On May 22nd, the rules of the Internet changed. That’s when Google introduced Penguin 2.0, the latest version of the algorithm it uses to determine website rankings and filter spam content out of search results.
For some small businesses, this was good news. “I was so happy,” says Sam Spano, the owner of Copper Fields Designs, a Yonkers, New York-based manufacturer of fine art for the garden. “All of a sudden, we had this spike in interest for our products. We started getting all kinds of calls–even though we hadn’t changed how we were using updating our website[DP1] . I asked our new web development team what happened, and they told us, ‘Penguin happened.’”
Other companies didn’t notice any impact at all. Ken Scarbrough of Ultimate Dive Travel, whose company relies heavily on his search position as a way to promote their dive tour business said, “We’ve checked all our analytics. It doesn’t matter which metric we look at: nothing seems to have changed. Our SEO is still working for us.”
The situation was more disconcerting for other business owners. “We were doing everything right,” says Patrick Weir, CEO of EZTrackIt, a package tracking software company. “It’s very frustrating to see your site fall off the first page in the wake of Penguin's update.”
What is Penguin 2.0?
There are at least 4.85 billion webpages online. Sorting through all those webpages to identify and rank those sites that best meet a search inquiry is a monumental task, especially when you consider that correct results are expected to appear almost instantaneously. The mechanism Google uses to accomplish this task is a very complex, very secret algorithm called Penguin.
Penguin is designed to provide the high quality search results you’re seeking while simultaneously filtering out fraudulent or spam sites that use what are known as black hat techniques to artificially inflate their search engine ranking results. Because spammers are always changing and refining their techniques in the hopes that they can better game the system, Google plays defense by continually changing and refining their algorithm—hence, the release of their latest version known as Penguin 2.0.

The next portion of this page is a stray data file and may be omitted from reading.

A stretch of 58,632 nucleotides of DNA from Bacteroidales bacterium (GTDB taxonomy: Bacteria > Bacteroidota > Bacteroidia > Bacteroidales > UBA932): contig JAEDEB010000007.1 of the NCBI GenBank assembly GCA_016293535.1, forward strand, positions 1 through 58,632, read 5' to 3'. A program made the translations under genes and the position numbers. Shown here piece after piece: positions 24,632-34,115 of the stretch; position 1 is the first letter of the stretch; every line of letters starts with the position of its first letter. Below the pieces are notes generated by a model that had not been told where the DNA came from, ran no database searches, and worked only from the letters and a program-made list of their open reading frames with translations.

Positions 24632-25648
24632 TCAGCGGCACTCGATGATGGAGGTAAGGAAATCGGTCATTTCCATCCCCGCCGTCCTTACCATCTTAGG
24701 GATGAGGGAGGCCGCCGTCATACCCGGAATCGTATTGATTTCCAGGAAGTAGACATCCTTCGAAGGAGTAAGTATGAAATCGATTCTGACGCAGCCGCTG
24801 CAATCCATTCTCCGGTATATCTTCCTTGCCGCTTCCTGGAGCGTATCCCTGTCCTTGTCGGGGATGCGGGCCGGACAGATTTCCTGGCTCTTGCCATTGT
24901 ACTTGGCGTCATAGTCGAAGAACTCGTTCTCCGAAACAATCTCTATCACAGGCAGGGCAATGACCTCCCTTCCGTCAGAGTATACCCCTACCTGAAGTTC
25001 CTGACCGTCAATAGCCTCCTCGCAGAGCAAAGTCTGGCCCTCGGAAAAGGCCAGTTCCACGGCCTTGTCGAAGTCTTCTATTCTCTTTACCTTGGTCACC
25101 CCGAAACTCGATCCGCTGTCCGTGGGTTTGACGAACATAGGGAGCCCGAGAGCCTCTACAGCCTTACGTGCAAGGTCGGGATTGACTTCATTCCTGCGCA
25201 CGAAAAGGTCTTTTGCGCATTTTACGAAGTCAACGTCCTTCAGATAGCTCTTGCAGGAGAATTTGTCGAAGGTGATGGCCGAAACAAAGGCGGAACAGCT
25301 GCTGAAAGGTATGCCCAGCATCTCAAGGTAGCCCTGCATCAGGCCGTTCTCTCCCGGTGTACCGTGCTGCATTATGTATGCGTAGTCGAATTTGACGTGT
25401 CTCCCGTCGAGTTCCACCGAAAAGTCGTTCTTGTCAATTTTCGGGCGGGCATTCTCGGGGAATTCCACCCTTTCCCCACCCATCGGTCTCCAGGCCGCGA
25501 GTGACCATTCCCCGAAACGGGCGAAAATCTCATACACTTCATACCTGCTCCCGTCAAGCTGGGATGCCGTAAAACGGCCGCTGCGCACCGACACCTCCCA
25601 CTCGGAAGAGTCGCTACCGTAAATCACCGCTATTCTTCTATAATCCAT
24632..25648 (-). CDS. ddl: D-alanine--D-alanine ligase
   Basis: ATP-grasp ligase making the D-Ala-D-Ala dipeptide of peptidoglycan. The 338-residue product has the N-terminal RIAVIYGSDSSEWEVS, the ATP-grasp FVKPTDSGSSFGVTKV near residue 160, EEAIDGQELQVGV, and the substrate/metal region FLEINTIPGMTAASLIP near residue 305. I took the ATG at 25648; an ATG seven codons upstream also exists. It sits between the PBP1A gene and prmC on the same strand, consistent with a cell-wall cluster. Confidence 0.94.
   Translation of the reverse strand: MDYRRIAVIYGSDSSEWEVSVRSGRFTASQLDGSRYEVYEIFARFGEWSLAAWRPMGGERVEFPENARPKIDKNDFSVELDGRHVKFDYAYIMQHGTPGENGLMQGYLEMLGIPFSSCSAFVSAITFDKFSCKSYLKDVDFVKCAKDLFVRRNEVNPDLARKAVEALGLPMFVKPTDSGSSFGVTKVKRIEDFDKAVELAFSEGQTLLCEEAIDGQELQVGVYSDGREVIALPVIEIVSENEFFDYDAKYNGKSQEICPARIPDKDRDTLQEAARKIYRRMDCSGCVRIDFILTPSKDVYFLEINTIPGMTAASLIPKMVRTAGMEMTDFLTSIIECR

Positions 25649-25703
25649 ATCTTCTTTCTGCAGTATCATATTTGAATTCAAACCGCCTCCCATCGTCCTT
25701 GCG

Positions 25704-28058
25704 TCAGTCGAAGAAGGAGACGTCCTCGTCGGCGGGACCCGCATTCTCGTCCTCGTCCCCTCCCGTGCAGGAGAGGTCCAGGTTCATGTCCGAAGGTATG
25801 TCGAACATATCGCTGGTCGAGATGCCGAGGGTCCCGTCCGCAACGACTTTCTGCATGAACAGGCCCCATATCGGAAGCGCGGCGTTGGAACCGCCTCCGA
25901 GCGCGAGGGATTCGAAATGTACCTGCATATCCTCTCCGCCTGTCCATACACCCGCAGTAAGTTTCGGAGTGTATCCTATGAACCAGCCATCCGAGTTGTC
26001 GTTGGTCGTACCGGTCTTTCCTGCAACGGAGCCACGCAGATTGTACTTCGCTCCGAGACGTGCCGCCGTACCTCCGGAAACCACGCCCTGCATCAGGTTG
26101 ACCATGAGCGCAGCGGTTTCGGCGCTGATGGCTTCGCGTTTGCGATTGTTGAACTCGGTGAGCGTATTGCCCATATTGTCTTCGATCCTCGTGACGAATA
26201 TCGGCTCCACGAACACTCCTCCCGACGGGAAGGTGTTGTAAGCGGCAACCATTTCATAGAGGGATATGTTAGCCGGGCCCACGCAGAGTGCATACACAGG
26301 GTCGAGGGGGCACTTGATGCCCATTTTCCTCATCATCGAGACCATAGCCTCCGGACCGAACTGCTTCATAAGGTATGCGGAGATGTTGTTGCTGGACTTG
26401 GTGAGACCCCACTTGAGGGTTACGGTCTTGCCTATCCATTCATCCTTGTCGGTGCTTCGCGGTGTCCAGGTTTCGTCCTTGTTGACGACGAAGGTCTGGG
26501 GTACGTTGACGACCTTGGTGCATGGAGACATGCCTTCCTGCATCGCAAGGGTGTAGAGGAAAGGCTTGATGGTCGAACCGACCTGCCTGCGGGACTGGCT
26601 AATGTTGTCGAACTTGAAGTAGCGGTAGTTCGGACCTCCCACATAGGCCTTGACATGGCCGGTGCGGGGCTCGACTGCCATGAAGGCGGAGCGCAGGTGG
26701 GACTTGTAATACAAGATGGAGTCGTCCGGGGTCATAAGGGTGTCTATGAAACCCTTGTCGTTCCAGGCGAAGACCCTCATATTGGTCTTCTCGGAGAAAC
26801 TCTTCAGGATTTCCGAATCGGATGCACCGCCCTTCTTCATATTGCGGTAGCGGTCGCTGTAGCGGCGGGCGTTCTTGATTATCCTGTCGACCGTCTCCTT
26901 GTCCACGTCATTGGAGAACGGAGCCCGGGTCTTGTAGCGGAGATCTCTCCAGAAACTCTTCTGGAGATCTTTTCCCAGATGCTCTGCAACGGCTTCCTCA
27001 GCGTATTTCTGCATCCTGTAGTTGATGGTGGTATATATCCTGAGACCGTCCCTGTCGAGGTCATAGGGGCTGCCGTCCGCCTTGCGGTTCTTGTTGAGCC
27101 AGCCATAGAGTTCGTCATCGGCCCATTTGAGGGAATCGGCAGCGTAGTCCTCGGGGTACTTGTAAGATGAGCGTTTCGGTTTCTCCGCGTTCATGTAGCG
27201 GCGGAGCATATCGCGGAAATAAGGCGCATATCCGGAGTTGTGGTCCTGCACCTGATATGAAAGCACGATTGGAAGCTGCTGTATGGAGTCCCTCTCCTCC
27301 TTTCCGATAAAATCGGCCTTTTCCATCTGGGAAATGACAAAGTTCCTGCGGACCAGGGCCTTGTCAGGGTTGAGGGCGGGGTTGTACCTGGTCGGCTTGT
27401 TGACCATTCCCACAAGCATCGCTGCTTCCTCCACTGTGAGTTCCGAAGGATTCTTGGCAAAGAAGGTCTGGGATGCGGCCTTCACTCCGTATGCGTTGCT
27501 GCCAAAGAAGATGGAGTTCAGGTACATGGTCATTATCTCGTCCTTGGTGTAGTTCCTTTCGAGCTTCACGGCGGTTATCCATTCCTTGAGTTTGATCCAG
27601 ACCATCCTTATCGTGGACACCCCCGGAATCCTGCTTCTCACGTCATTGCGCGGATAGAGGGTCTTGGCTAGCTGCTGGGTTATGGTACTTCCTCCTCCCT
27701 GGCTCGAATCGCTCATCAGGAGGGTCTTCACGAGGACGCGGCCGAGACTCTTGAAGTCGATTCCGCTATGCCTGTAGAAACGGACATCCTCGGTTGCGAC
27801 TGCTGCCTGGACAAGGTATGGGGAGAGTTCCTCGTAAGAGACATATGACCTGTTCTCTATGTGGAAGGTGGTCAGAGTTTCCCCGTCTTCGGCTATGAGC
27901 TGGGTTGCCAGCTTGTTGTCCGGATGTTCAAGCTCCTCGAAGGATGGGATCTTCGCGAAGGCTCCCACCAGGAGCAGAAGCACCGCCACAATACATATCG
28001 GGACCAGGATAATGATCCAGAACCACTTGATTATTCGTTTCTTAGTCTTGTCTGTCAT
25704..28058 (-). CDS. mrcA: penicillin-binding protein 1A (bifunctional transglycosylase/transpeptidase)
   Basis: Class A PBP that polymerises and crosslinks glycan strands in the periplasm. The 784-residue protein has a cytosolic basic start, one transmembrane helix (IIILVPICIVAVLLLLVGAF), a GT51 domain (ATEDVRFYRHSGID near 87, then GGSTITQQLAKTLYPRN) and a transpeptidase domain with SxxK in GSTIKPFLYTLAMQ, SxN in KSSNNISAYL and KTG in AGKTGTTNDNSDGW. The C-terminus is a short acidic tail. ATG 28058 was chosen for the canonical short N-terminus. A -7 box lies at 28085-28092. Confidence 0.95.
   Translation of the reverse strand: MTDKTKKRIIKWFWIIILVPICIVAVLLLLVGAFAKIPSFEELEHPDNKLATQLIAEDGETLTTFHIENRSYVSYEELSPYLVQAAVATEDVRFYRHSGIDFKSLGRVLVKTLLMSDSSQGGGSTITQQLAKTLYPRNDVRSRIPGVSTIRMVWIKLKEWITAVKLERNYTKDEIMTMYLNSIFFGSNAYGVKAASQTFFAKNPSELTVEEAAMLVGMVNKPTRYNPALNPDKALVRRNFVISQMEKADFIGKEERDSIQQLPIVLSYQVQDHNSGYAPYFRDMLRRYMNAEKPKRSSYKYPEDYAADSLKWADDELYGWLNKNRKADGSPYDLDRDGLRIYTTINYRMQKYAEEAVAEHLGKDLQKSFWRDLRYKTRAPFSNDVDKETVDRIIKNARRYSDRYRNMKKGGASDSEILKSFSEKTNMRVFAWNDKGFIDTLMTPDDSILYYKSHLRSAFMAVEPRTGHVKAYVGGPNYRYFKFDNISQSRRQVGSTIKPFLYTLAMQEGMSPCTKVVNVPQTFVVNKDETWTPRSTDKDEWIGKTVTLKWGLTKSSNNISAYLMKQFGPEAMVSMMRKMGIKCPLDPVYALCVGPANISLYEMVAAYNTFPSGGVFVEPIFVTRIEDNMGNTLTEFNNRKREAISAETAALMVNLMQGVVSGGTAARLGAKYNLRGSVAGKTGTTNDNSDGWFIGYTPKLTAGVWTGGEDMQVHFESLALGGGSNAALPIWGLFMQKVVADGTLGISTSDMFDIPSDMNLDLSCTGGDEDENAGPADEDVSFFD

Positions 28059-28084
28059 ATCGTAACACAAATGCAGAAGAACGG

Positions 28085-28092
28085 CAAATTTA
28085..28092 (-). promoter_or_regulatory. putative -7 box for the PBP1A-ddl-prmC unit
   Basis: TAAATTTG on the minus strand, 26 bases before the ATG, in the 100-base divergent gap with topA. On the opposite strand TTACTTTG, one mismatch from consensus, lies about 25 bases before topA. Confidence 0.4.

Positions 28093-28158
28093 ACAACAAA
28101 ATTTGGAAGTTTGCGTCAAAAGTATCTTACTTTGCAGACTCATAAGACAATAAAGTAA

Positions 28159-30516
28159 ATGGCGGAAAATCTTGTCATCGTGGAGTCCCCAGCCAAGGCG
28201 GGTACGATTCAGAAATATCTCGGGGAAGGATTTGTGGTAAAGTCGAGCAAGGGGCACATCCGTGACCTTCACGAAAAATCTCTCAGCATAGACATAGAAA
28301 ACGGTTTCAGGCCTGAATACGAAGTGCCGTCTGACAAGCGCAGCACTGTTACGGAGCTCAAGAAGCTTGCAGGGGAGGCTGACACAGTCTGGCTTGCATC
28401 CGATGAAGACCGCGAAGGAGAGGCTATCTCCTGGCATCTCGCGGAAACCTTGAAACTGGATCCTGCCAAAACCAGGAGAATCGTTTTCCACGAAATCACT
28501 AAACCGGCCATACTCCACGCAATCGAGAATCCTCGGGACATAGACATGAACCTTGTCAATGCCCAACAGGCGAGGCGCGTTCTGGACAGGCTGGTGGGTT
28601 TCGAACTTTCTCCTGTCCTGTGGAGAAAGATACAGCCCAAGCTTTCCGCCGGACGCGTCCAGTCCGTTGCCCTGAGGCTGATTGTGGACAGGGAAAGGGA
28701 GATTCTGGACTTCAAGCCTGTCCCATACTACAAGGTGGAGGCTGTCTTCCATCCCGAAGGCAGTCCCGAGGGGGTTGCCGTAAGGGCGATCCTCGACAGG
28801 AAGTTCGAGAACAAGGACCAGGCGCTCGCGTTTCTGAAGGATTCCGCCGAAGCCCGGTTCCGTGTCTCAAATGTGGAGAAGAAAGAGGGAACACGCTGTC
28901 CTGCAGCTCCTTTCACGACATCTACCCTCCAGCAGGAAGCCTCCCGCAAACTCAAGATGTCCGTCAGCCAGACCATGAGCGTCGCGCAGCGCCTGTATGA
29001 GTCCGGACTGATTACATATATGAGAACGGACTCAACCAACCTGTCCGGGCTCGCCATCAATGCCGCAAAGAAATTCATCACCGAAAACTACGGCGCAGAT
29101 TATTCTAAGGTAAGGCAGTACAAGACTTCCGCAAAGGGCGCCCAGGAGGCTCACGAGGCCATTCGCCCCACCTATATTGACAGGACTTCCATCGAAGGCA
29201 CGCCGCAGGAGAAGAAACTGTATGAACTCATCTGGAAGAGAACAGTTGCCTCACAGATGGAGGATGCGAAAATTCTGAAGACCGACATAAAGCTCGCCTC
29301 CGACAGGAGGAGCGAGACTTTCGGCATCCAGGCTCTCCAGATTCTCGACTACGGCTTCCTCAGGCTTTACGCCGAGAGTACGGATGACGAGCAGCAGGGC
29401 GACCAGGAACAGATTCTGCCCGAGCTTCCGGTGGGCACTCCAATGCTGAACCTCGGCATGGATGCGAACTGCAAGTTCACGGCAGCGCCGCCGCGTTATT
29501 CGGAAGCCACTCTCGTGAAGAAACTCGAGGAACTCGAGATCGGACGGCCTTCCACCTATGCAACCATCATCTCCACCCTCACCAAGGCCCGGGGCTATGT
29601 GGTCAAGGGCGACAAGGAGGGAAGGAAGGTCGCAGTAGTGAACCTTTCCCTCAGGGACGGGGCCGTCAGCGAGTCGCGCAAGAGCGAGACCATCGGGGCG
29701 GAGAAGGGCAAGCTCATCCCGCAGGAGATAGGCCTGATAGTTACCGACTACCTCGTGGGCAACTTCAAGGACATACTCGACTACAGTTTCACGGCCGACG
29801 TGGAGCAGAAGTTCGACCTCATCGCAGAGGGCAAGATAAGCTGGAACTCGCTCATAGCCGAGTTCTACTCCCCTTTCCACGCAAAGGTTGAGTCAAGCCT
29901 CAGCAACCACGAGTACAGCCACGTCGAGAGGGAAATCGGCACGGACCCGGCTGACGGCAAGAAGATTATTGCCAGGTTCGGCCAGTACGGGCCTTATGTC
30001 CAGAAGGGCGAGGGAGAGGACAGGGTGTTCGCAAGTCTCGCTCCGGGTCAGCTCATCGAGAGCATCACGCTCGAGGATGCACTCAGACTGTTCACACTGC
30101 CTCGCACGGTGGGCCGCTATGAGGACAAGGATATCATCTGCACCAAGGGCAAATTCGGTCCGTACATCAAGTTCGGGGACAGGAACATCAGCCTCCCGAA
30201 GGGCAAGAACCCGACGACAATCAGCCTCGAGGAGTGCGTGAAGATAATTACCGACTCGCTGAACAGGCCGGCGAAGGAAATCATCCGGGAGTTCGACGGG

It’s an arms race of sorts. This time, some completely legitimate small business websites got caught in the cross-fire, though. Some sites suffered, dropping several positions, or even pages, in search engine rankings, while other sites benefitted from being re-examined by Google using the new parameters for quality set by Penguin 2.0.
Google says that only 2.3 percent of all English language websites will be affected by the changes. Still, approximately 56 percent of those 4.85 billion webpages are in English, which means a 2.3 percent impact rate is fairly significant—that’s 62.5 million webpages.
Not all websites were affected by Penguin in the same way because there’s more than one way to build and maintain a website. There are several factors that Penguin considers when determining your site ranking. Links are especially important: sites that added a high volume of inbound links, especially over a relatively short period of time, were the sites that Penguin hit the hardest. For years, spammers have been artificially inflating their search engine rankings by creating tremendous numbers of low-quality inbound links, a strategy you can read about here. If the Penguin algorithm determines you’re using a similar technique on your website, you’ll be penalized.
Aaron Wall, the SEO expert and highly respected tech blogger behind SEOBook.com, has been quick to point out that the results from Penguin 2.0 sometimes don’t appear to make a lot of sense. Websites that have no content at all yet have what is known as an authority domain name, he notes, now rank above sites that have pages of content but a less desirable domain name.
Post-Penguin: Slow and steady SEO
If you’re not sure if Penguin has affected your business website, the first step is to do a Google search for your company. Is your site turning up where you expect it? If you’ve gone down in the rankings, you’ll want to take action to recover your status.
Quality website content is more important than ever. You need to make sure you're putting up content that will get shared and read by your audience. Social media plays a critical role here. If you’ve avoided Facebook or Twitter until now, it’s time to reconsider these tools.
Examine all the links you currently have on your site. Consider ditching the links that aren’t quality; they have a tremendous negative impact on your site ranking under Penguin 2.0. Build links with credible sources at a steady pace and you’ll find your ranking return.
Were you blindsided by the Penguin update?
We all know how important it is to have our business websites appear on the first page of a Google search. Having your site suddenly vanish from that position can be a very disconcerting experience, and it makes the situation worse if you didn’t know the changes were coming.
Raising your awareness is key for any business owner who uses the web as a central part of their marketing endeavors. WebProNews is a great, easy to understand resource for the business owner who manages and maintains their own website. For information specifically about any changes at Google, you’ll want to check out Matt Cutts’ blog, Gadgets, Google and SEO. Matt is the head of the Google Webspam team, and he consistently shares news about any changes that will impact user experiences. This isn’t the first time that Google has changed the Penguin algorithm, and it won’t be the last. But it can be the last time you’re surprised by the Penguin.